Part of Cary’s on going points was looking at different ways of conceiving God and human authority. The later point of understanding ‘Authority as other’ was very helpful in understanding some of the shift in understanding of authority and God in later eras of philosophy.
I also just happened to listen to a podcast interview with Alvin Plantinga, who was mentioned toward the end of the course, which was helpful as well.
Overall, I still feel like I have a long way to go before I really get a basic grasp on philosophy, but this was a good course that was able to add to my understanding of theological develop as philosophical development in the West.
AUDIBLE 20 REVIEW SWEEPSTAKES ENTRY
The content and presentation of the course was excellent. Perhaps he should have spent a small amount of time on liberation and third world Christian theologies and philosophies.
1 of 2 people found this review helpful
I loved this lecture series. Phillip Cary is a great thinker. Well worth the listen.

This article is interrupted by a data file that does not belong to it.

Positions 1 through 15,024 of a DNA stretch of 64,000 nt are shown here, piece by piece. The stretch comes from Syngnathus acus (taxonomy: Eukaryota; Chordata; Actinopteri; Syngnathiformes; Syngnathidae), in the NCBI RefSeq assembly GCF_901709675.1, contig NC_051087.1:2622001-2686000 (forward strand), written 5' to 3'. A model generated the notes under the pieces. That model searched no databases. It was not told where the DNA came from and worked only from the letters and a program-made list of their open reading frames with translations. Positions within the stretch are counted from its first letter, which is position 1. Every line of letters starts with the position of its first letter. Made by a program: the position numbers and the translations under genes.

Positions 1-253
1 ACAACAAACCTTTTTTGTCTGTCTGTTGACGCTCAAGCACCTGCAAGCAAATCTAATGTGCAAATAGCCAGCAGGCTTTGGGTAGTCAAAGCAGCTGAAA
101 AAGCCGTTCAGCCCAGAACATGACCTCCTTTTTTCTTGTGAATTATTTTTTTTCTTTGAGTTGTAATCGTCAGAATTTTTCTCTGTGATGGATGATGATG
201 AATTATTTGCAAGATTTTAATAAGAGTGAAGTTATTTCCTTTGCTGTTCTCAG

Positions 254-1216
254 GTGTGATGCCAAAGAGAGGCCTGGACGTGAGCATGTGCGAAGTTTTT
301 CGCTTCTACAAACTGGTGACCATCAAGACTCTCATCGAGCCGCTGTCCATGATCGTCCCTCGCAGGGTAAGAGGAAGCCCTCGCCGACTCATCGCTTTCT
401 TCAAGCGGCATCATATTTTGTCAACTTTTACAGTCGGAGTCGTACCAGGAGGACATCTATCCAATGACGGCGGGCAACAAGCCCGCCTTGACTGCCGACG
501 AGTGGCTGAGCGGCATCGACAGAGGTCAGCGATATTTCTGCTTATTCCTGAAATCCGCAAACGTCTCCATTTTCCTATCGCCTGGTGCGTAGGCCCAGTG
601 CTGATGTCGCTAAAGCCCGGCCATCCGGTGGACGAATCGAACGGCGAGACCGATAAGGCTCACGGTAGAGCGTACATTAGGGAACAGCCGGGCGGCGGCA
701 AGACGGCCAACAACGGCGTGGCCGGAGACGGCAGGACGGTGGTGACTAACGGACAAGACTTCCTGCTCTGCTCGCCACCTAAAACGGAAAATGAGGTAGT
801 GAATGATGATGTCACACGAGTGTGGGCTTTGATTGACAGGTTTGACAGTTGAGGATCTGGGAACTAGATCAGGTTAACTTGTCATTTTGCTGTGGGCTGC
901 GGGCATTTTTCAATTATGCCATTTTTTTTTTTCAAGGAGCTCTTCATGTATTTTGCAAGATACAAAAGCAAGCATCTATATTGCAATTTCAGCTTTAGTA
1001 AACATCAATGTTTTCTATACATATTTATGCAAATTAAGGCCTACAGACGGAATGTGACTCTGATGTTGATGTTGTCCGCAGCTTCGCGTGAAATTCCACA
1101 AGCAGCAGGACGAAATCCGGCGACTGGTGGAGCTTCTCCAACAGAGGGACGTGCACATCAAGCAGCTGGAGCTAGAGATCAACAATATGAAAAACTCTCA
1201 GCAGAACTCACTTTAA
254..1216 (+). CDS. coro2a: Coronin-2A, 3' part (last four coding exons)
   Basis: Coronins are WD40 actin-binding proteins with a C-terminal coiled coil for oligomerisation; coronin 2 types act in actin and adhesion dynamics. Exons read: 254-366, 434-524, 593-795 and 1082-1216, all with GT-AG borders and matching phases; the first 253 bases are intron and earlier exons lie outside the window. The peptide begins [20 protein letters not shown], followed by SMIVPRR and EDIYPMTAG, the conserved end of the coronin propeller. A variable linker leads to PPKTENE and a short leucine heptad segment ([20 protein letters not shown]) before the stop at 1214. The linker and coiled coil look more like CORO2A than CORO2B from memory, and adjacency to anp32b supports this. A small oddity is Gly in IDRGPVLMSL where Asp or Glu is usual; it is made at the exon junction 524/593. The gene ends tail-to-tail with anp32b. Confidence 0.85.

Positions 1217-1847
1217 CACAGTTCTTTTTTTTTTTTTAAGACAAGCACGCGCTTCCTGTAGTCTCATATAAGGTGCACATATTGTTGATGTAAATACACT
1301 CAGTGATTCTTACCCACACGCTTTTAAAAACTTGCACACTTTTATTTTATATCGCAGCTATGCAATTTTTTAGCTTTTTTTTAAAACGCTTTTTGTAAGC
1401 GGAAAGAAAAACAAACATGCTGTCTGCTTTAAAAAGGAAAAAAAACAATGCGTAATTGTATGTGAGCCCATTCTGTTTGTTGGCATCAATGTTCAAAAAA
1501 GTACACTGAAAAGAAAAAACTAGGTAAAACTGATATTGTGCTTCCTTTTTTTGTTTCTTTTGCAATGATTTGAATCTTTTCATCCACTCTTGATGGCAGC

What did you like best about Philosophy and Religion in the West? What did you like least?
Overall: The early discussion of the interplay of religion and philosophy was fascinating but the latter lectures were difficult to grasp or resulted in minimal revelation; The overall focus seemed too restrictive on the orthodox Judeo-Christian God vs. other views of God<br/><br/>Pluses:<br/>• Discussion on the love-hate relationship between western philosophy and Christianity/Judaism: Examples of how philosophy challenges aspects of orthodox Christianity/Judaism but also how it is used to provide explanations; Examples are also provided of how Christianity borrowed ideas from Plato and other Platonist philosophers to help form its orthodoxy<br/> Minuses:<br/>• Philosophical thought on the nature of reality/meaning of life outside of the context of orthodox Christianity/Judaism was lightly covered (Islamic God, other views of God, etc.)<br/>• Some of the lectures were hard to grasp (the latter ones) and when those philosopher’s main points were understood the insight appeared minimal and did not leave me more reflective <br/>
0 of 2 people found this review helpful
Would you consider the audio edition of Philosophy and Religion in the West to be better than the print version?
Didn't read the book. Good lecture series.